Drink up


I was the only person she saw today.

As I let myself into her home this morning, I shouted: “Happy birthday!” She grinned: “Good morning,” she said and hurried back behind the door to her bedroom to sit back down in her chair.

As I put down my bag, I took my phone from my pocket and opened an app, hovering the camera lens over a QR code on a white folder on a side table, logging my presence and noting the time: 8am exactly.

“This is for you,” I said and thrust out a square handwritten envelope. “I’ve brought you a magazine too,” I said and placed it on the arm of her chair.

That’s when she looked up at me, eyes blurring. A look both of happiness and sadness intermingled.

One other card lay beside her teacup with the words “Happy 70th birthday neighbour” hastily scrawled inside and I looked from that card to mine and then back to her tiny lost-looking face and wished more than anything that I could give her a hundred cards. Or that I’d brought flowers with me. Or could give her a hug.

As she opened the envelope her hands shook a little and I momentarily regretted having not brought her a gift she could unwrap, or a cake or some balloons. I wished that I hadn’t been wearing a smile-obscuring mask. I just watched and tried to crinkle my eyes a little with warmth and keep eye contact – showing her the only reassurance I could: She existed. At least to me. That I saw her. I was here.

As I put the kettle on to make tea, I tried to stay upbeat and chatty. Tried to talk about everything and nothing. The weather. The clocks going back. The dog I’d just seen wearing a raincoat.

Looking around at the cobweb-scattered windows that looked out onto the peeling paint of a basement brick wall, I considered bringing green plants next time. Some music. Books and films.

The milk, curdled in the cup as I poured it and I noticed on the carton label that it was nine days out of date. How long had she been indoors?

I made a note to buy her some more milk and poured away the tea and fixed, instead, a glass fresh juice as an alternative.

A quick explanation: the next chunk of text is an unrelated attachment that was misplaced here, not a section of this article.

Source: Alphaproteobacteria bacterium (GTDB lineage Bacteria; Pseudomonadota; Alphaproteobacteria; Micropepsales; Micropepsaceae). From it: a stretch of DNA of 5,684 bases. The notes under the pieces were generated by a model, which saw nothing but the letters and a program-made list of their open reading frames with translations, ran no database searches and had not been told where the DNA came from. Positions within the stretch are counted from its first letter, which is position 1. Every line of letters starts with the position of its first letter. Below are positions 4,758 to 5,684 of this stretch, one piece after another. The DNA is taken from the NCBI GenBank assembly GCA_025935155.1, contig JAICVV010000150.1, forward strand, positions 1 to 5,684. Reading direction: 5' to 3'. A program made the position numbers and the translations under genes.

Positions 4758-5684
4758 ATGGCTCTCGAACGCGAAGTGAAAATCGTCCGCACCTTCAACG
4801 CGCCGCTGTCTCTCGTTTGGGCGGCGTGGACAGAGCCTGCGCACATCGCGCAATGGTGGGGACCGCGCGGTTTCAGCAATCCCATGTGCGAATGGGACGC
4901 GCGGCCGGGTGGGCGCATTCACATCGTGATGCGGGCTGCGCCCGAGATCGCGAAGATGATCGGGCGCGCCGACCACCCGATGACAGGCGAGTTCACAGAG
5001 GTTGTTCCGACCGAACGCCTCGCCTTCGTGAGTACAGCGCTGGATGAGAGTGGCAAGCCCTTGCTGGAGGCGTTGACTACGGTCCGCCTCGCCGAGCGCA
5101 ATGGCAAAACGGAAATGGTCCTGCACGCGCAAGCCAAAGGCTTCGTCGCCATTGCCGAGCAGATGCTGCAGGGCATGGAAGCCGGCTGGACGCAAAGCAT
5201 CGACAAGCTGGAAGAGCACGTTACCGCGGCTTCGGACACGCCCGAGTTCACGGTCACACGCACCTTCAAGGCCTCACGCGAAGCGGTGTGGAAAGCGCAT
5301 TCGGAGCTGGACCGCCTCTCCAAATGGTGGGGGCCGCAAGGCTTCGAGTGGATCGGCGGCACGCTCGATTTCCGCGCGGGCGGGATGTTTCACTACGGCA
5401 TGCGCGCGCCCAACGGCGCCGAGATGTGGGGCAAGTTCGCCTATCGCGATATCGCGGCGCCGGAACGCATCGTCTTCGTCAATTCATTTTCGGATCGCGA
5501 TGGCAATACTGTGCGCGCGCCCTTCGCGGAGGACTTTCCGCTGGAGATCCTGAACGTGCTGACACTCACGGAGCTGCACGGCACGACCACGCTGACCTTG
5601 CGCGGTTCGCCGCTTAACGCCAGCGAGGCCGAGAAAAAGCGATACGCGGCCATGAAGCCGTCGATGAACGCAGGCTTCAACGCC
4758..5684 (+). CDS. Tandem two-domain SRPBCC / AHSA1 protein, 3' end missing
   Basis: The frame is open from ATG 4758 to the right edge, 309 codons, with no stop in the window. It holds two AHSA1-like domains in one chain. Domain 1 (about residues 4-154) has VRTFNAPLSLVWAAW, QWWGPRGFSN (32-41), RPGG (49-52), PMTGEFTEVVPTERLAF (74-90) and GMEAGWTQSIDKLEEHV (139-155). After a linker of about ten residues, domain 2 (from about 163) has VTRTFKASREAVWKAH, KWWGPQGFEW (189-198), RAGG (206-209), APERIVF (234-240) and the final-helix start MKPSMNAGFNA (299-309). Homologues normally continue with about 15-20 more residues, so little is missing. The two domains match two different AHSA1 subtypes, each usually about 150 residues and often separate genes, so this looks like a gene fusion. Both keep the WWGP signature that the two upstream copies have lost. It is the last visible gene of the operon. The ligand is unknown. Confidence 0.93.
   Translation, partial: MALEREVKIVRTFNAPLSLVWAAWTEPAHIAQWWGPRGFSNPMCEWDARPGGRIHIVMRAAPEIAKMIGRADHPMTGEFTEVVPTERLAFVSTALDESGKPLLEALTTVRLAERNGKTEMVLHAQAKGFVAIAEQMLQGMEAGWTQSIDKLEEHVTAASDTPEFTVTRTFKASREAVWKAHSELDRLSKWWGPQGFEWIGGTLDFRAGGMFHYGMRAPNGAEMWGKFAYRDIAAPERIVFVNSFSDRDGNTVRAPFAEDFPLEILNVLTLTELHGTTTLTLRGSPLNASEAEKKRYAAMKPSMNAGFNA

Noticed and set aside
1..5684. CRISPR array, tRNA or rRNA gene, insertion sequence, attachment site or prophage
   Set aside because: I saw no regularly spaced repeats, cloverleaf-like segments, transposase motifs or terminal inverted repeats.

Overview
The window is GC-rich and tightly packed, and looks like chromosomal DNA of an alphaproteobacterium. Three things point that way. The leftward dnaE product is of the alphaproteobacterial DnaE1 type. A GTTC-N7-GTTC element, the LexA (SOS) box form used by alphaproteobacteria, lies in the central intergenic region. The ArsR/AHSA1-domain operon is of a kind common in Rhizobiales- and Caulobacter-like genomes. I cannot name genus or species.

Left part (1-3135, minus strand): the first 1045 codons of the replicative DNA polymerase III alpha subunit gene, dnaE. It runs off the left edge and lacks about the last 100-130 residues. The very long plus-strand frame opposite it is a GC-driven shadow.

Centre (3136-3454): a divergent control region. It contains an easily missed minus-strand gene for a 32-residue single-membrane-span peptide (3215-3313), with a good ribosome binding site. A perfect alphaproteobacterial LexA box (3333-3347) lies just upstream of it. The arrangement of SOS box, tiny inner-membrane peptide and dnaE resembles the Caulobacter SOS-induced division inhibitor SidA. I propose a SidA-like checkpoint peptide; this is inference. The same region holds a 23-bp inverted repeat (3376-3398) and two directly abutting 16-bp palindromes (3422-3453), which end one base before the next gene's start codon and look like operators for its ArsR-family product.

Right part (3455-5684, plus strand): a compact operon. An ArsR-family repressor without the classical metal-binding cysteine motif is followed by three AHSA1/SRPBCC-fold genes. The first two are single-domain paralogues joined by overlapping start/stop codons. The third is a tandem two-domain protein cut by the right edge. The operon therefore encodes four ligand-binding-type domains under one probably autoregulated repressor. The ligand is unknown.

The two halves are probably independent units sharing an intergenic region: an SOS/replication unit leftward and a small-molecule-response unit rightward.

In the other room, I could hear Sellotape being drawn from the reel and when I rejoined her, noticing she had taped her two birthday cards onto the back of the bedroom door on a diagonal slant, like people do at Christmas. “I’ve made a display,” she said and I smiled behind my mask. “It looks great. This one is such a nice card,” I said, tapping the card from her neighbour which had sunflowers on the front.

She smiled, proudly.

“Any plans today?” I ventured and she shook her head. “No, not today. I’ll watch a programme or something.”

That’s when she told me that she used to go out every day. But the charity shop she worked in had been closed since March and there were no plans for it to reopen. And the pub across the road where she used to have lunch, that had shut too. And with no family or friends, her husband of 30 years having been gone now, she was alone. More now than ever before. Invisible.

She sat back in her chair and closed her eyes.

I looked at her form. Her next of kin was her neighbour’s address. And I felt in that moment a duty of overwhelming gratitude that I’d been assigned to her. It made my heart ache in acknowledgement.

“Did you have your tablets with your orange juice?” I asked. “Drink up,” I added as I raised her glass to her lips and she said “bottoms up” as she swallowed four tablets. Technicolour treats to keep her here.